While armed conflict has declined in South Sudan since the warring parties signed a peace agreement in September 2018, implementation of the deal is lagging, the political situation remains fragile, and millions remain displaced both inside and outside of the country. Meanwhile, instability in neighboring countries has driven nearly 300,000 refugees into South Sudan. Poor rule of law and easy access to arms has resulted in an increase in inter– and intra-communal violence that continues to force people from their homes. Still, the South Sudanese remain hopeful. Despite UNHCR’s non-return advisory for refugees (updated in April 2019), more displaced persons are showing interest in heading home.
POPULATIONS OF CONCERN
299,162 Number of refugees in South Sudan. 92% come from Sudan, 5% from the Democratic Republic of the Congo, 2% from Ethiopia, and 1% from the Central African Republic.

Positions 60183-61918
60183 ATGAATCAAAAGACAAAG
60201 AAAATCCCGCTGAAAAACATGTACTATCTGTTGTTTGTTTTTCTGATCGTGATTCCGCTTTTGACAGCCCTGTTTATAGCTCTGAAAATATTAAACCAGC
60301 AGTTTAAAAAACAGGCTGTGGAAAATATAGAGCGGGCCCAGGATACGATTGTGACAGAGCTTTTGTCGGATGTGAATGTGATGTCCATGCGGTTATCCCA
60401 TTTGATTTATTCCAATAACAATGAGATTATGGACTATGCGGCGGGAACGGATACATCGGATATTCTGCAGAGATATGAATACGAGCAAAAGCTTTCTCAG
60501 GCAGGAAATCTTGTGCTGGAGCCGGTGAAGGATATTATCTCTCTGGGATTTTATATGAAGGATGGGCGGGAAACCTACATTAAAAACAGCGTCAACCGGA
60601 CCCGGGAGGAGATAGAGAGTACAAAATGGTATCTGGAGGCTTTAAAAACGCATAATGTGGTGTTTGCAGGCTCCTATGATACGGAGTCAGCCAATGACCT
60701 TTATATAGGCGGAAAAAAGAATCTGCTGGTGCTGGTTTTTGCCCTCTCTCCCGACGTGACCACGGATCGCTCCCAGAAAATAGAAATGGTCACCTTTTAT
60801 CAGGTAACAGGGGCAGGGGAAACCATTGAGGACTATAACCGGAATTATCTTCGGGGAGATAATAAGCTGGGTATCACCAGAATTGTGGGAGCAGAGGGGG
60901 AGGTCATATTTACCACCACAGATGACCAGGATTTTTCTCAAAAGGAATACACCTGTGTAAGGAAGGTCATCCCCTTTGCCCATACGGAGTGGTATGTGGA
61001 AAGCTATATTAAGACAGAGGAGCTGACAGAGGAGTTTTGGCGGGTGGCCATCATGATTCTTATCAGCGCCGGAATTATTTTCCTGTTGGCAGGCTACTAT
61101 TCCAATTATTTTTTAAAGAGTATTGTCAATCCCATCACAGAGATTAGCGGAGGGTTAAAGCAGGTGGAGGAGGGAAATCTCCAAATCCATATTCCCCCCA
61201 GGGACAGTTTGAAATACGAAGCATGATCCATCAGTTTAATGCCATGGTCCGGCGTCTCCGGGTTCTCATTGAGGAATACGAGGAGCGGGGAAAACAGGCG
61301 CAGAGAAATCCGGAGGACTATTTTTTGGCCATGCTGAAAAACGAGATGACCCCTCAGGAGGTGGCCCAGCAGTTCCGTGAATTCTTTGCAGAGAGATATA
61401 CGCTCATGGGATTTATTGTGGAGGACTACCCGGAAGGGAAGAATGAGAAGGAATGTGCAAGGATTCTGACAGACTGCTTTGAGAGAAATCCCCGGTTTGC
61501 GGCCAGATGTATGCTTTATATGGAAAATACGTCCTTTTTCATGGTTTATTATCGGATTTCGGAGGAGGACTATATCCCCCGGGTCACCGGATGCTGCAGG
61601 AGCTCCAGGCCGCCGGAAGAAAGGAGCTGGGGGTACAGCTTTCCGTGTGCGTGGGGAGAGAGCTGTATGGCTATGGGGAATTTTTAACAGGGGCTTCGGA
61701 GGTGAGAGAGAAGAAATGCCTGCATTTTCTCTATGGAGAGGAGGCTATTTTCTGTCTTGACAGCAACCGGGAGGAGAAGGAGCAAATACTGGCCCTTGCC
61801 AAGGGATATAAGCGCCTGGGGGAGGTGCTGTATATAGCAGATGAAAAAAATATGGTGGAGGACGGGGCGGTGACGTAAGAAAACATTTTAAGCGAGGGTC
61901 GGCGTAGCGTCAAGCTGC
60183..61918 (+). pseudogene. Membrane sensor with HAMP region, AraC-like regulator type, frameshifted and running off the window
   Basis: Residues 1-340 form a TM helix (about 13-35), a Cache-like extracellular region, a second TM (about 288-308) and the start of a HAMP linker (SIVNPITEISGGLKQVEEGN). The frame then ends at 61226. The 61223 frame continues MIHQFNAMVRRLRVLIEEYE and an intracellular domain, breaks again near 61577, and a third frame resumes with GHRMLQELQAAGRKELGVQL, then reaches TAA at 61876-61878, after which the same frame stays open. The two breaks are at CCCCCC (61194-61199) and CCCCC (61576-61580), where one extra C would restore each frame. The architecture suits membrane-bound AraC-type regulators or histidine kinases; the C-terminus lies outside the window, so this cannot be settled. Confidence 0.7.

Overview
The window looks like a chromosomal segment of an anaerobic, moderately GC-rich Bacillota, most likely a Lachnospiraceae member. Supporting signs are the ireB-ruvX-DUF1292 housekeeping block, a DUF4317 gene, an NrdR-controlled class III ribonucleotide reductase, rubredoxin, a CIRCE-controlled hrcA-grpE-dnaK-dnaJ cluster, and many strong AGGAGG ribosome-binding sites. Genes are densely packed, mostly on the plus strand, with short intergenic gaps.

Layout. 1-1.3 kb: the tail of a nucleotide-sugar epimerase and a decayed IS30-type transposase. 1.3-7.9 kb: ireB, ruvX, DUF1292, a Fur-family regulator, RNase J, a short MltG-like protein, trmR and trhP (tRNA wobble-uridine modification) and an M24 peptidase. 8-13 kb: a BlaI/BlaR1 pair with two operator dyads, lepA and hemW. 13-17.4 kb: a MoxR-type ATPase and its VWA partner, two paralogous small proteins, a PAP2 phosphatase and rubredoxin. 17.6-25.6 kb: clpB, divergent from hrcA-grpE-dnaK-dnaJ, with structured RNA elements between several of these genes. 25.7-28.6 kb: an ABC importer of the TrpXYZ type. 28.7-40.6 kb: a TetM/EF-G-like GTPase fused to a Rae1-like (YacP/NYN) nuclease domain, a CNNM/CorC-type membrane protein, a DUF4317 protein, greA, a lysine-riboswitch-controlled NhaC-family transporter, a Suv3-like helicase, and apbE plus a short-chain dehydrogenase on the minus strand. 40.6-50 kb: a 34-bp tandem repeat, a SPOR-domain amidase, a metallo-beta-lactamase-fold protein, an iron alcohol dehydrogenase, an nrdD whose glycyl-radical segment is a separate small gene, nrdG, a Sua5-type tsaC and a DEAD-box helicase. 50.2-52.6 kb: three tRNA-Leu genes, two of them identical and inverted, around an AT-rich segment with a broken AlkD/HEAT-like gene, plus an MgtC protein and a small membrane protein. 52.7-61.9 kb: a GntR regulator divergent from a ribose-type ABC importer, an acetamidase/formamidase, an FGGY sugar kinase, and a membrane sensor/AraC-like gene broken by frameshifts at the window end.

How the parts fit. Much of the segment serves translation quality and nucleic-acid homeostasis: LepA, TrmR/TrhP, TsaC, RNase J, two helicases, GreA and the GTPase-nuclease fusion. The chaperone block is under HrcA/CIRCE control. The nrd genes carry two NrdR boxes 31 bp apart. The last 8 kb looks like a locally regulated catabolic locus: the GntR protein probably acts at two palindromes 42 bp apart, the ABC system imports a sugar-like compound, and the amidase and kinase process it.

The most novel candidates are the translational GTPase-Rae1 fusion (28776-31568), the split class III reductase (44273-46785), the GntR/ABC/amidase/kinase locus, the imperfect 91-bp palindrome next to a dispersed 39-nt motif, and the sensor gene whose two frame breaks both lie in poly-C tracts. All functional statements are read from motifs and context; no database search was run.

1.46 million Number of internally displaced persons in South Sudan, 12% of which are staying inside six UNMISS Protection of Civilians sites.
213,376 Number of South Sudanese refugees who have returned to South Sudan in a self-organized manner (November 2017 – 31 August 2019) of an estimated 2.3 million displaced in six surrounding countries.
Thousands of people were internally displaced in Warrap and Central Equatoria by flooding and armed conflict, respectively. UNHCR and partners provided emergency support.
UNHCR ramped up its response to severe seasonal flooding in Maban County, which has impacted 150,000 refugees and 50,000 members of the host community.
South Sudan’s Commission for Refugee Affairs and UNHCR secured the release of 20 registered asylum-seekers after they were detained by immigration officials in Juba, Central Equatoria State.
More than 17,000 refugee children were screened for malnutrition as part of a quarterly exercise. Eight-hundred-and-fifty were enrolled to receive supplementary nutrition support.